Alonso has been part of Marvel Studios since Iron Man, joining the studio in 2005 as executive vice president of visual effects and postproduction. In 2021, Alonso was promoted to President of Physical and Post-Production, Visual Effects, and Animation Production at Marvel Studios.
It's a bit of a shock to see Alonso exit the studio she's worked at for nearly two decades, especially after just being promoted to one of its highest positions. Many fans assumed it had to involve Marvel Studios' poor relationship with VFX houses since that was one of Alonso's primary responsibilities.
New and old reports and reactions quickly began to surface, alluding to this being the case for the unexpected leave of Marvel Studios.
Marvel Studios Workplace Accusations Proven True?
In January, Chris Lee reported that Disney and, by extension, Marvel Studios, had created a blacklist for VFX artists that don't meet its demanding standards.
After Victoria Alonso's sudden departure, Lee went on Twitter to say that "Victoria Alonso was singularly responsible for Marvel's toxic work environment:"
"So many VFX sources have told me Victoria Alonso was singularly responsible for Marvel's toxic work environment: a kingmaker who rewarded unquestioning fealty with an avalanche of work, but who also maintained the blacklist that kept FX pros wild-eyed with fear."
He emphasized how much control Marvel Studios president Kevin Feige and Victoria Alonso had over post-production, "personally [approving] every single shot:"
"She held a crazy amount of power, bigfooting all major creative decisions on Marvel movies and shows. 'Kevin Feige and Victoria Alonso personally approve every single shot, all the visual effects work, which is usually the job of a director or a show runner,' one tech told me."
Lee republished more quotes from his Vulture piece, pin-pointing that "everyone [was] quite scared of Victoria Alonso:"
"'The main one that everyone's quite scared of is Victoria Alonso...if she likes you, you're going to get work and you're going to move up in the industry. If you have pissed her off in any way, you're going to get frozen out'."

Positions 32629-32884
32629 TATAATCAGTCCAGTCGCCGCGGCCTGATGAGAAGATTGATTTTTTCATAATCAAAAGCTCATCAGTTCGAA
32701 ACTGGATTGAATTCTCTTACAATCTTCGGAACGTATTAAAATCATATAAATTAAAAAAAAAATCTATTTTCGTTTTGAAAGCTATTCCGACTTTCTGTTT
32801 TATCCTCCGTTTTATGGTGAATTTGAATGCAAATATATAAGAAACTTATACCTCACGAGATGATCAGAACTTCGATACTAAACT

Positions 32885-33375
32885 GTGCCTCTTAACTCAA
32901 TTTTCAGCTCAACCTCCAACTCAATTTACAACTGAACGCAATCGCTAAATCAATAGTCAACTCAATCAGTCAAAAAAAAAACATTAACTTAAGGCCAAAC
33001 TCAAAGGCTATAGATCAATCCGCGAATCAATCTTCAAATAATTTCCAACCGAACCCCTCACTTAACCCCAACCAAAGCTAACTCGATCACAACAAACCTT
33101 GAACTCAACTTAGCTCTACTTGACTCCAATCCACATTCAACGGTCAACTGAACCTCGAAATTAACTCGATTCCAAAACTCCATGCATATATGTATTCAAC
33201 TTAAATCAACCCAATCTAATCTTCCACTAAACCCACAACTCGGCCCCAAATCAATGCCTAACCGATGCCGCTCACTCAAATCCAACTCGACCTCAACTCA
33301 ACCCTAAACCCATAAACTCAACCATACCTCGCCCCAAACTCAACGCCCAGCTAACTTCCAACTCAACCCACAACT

Jeff Sneider of Below the Line said one source wasn't surprised by Alonso's exit, only the abruptness of it. She was reportedly unhappy for quite some time and "out of sync" with other Marvel leaders as of late.
However, The Ringer's Joanna Robinson disputed Lee's claims of Alonso being a "kingmaker" and how it's "absolutely opposite of what I've heard from every person who has ever worked with her:"
"This is just the absolutely opposite of what I’ve heard from every person who has ever worked with her. I’d call it a gross mischaracterization."
Robinson didn't dismiss Lee's sources outright, but that "this is absolutely not who Victoria is:"
"Chris has done a lot of great reporting on the state of VFX work in Hollywood and particularly Marvel and I know his anonymous sources have some very legit concerns but this is absolutely not who Victoria is."
It appears not to be entirely clear-cut who is to blame for this apparent toxic work environment, but the fingers are certainly being pointed squarely at Alonso.
Turning Victoria Alonso Into a Scapegoat?
It certainly seems a tad ridiculous that Victoria Alonso could be, as Chris Lee bluntly put it, "singularly responsible" for the toxic environment at Marvel Studios. But, unfortunately, this makes it look like she's becoming a scapegoat for the studios' current problems.
It's not as if once she's gone, it'll solve all the supposed toxicity at the studio. Instead, her departure could be in reaction to the major box office disappointment of Ant-Man and The Wasp: Quantumania, which was heavily criticized for its VFX. Moreover, Kevin Feige was also responsible for supposedly micro-managing VFX teams, the same as Alonso, and he still holds his position at the studio.
Is her ouster meant to appease shareholders or Disney CEO Bob Iger as a show of force? It's possible, but it could be that Alonso left voluntarily. After all, she does have a career outside Marvel Studios, being one producer for Argentina, 1985.
What's also concerning with Alonso's departure is that she was a major advocate at Marvel Studios for LGBTQIA+ representation in its films and shows. Hopefully, her leaving won't mean compromises from Feige or the studio on that front.